This is the new Beijing Auto Senova B70 BEV, a battery electric vehicle based on the Beijing Auto Senova B70, formerly known as the Beijing Auto D-Series. The Senova B70 is based on the old Saab 9-5. Saab however never manufactured an EV-version of the 9-5, the BEV is developed solely by Beijing Auto.
The Chinese government has announced plans to “eliminate’ 5.33 million very-polluting vehicles in a bit to fight air pollution. Most cars will be killed in Beijing and surrounding provinces, with 330.000 cars slated for destruction in the capital and 660.000 in Hebei Province.
The Venucia e30 EV will be launched on the China car market in September and that is much earlier than previously expected. Venucia is a sub-brand of the Dongfeng-Nissan joint venture, and the Venucia e30 is based on the Nissan Leaf. The e30 debuted as the ‘Venucia E-Concept’ on the 2012 Beijing Auto Show and re-appeared as the Venucia e30 on the Shanghai Auto Show in April last year.
BYD has applied for patent on a new mid-size passenger bus, about the size of a Toyota Coaster. It is most likely electric, with the batteries stored in the boxes on the roof. The new bus looks rather futuristic with the design around the headlights mimicking the BYD Qin and BYD Tang road cars.
Spy shots showing the new Geely GLEagle Panda EV, a full-electric vehicle based on the patrol-powered Geely GLEagle Panda sub-compact hatchback. The Panda EV will debut on the Chengdu Auto Show in September and launch on the China car market in Q4.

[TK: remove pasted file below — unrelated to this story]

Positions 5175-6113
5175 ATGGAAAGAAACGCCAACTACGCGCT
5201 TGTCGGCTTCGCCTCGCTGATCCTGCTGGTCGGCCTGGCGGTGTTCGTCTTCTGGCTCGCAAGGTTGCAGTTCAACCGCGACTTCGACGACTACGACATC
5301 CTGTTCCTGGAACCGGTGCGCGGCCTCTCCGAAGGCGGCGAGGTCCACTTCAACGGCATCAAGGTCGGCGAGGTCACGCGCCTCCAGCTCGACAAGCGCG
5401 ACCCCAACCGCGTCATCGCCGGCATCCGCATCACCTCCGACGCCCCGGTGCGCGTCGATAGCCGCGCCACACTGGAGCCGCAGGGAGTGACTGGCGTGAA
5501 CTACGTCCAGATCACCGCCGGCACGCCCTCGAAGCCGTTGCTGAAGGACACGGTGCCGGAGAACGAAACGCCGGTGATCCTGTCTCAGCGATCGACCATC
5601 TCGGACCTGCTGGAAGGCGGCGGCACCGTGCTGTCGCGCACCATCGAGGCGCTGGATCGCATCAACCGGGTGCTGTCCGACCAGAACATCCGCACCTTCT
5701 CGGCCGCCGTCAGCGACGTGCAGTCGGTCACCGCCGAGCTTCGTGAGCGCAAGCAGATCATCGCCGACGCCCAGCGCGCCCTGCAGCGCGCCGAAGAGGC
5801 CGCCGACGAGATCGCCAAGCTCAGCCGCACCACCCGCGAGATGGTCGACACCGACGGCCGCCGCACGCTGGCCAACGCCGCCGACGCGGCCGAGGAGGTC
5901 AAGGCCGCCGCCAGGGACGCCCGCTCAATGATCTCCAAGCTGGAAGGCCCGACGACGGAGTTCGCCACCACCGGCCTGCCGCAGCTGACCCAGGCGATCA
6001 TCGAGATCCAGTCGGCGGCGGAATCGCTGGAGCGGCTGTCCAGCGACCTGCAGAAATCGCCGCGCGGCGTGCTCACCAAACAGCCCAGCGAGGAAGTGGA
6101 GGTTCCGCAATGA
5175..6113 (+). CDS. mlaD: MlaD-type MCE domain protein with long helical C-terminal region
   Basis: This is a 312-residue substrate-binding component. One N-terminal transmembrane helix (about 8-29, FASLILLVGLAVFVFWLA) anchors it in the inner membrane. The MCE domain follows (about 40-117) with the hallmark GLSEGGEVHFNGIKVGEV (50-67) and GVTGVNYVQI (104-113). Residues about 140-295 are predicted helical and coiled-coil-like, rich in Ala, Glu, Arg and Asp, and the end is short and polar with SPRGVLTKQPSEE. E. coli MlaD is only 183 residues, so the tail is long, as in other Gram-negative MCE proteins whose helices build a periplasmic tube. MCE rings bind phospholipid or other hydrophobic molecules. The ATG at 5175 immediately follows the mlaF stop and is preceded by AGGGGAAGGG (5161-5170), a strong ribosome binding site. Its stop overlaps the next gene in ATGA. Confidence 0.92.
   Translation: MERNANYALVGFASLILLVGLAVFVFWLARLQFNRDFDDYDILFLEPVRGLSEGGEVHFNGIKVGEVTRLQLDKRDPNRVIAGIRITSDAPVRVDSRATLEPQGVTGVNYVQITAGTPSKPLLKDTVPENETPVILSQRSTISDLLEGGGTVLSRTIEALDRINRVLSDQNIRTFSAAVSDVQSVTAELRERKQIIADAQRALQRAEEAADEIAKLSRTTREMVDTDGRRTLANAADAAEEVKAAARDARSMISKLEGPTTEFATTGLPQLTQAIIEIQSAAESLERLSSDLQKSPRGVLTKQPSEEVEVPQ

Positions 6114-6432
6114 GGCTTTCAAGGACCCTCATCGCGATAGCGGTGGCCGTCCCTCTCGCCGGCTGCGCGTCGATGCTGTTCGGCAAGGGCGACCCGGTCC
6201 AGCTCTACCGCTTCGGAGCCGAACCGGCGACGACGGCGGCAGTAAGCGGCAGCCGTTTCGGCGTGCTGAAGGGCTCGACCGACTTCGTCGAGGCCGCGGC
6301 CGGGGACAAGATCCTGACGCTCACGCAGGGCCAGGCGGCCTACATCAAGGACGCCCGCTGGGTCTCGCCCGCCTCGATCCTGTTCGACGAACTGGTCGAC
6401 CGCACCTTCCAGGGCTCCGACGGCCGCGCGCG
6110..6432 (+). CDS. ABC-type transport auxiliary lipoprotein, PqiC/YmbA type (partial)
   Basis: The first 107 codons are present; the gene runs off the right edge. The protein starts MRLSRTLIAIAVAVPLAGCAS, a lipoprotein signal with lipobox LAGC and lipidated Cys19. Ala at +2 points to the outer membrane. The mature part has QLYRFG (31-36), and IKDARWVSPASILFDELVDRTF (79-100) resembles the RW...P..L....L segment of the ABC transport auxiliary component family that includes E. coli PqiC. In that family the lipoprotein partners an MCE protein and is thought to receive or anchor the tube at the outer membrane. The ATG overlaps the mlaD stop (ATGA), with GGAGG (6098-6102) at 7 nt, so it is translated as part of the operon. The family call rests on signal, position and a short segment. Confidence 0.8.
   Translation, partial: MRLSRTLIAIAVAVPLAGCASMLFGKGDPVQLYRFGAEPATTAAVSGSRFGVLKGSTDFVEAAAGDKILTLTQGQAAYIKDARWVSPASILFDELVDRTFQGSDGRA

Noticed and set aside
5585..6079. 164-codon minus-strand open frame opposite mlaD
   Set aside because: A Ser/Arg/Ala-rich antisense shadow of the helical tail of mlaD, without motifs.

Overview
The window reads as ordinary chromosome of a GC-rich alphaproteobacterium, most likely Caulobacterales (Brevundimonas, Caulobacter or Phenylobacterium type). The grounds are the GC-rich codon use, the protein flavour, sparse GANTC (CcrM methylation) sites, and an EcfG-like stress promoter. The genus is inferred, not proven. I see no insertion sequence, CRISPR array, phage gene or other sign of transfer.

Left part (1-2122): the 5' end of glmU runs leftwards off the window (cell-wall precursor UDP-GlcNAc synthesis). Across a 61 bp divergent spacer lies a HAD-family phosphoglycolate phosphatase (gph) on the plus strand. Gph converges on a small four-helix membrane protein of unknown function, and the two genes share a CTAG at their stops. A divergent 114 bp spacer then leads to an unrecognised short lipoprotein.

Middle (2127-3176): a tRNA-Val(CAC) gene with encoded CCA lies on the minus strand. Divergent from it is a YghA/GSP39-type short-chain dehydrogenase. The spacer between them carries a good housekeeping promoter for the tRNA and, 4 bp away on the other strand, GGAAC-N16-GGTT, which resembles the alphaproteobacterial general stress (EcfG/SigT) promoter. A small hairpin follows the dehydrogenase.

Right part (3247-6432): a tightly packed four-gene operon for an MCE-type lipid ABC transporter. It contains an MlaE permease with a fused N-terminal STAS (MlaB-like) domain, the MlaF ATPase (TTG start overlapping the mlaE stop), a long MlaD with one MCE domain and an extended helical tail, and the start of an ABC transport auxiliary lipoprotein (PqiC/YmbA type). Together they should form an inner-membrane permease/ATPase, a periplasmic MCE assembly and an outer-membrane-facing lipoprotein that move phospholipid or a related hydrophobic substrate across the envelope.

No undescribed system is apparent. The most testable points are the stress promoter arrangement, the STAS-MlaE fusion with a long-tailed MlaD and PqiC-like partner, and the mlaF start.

Where some Saabs keep dying, others live on. This is the new Beijing AutoShenbao EV, a full-electric vehicle based on the Beijing Auto D70, formerly known as the Beijing Auto D-Series, which again is based on the last-generation Saab 9-5. Beijing Auto bought the rights to the Saab 9-3 and Saab 9-5 from GM in 2009.
In what we thought as a mostly adulatory article, Tycho wrote last week that boundless demand for Tesla’s Model S fuels the grey marketing activities of Tianjin car dealers. I followed it up with the fawning prediction that, based on the high demand and on what Chinese customers are ready to pay more ($13,000 above list) just to get their Model S now, I see no reason why Tesla can’t make its target of selling 5,000 of their electric cars this year in China. In the no good deed going unpunished dept., Tesla’s new China spokesperson Peggy Yang (she was just hired away from Volkswagen) took issue with the story.
Buyers of a Tesla Model S will get a free license plate in Shanghai, opening the way for Tesla sales in one of the largest and richest cities in China. Normally, buyers of a new car need to bid for a license plate on a government-organized auction, an attempt by the Shanghai municipal government to control the number of new cars on the road in a bid to battle pollution and traffic jams. Price of a license can go up to 15.000 USD.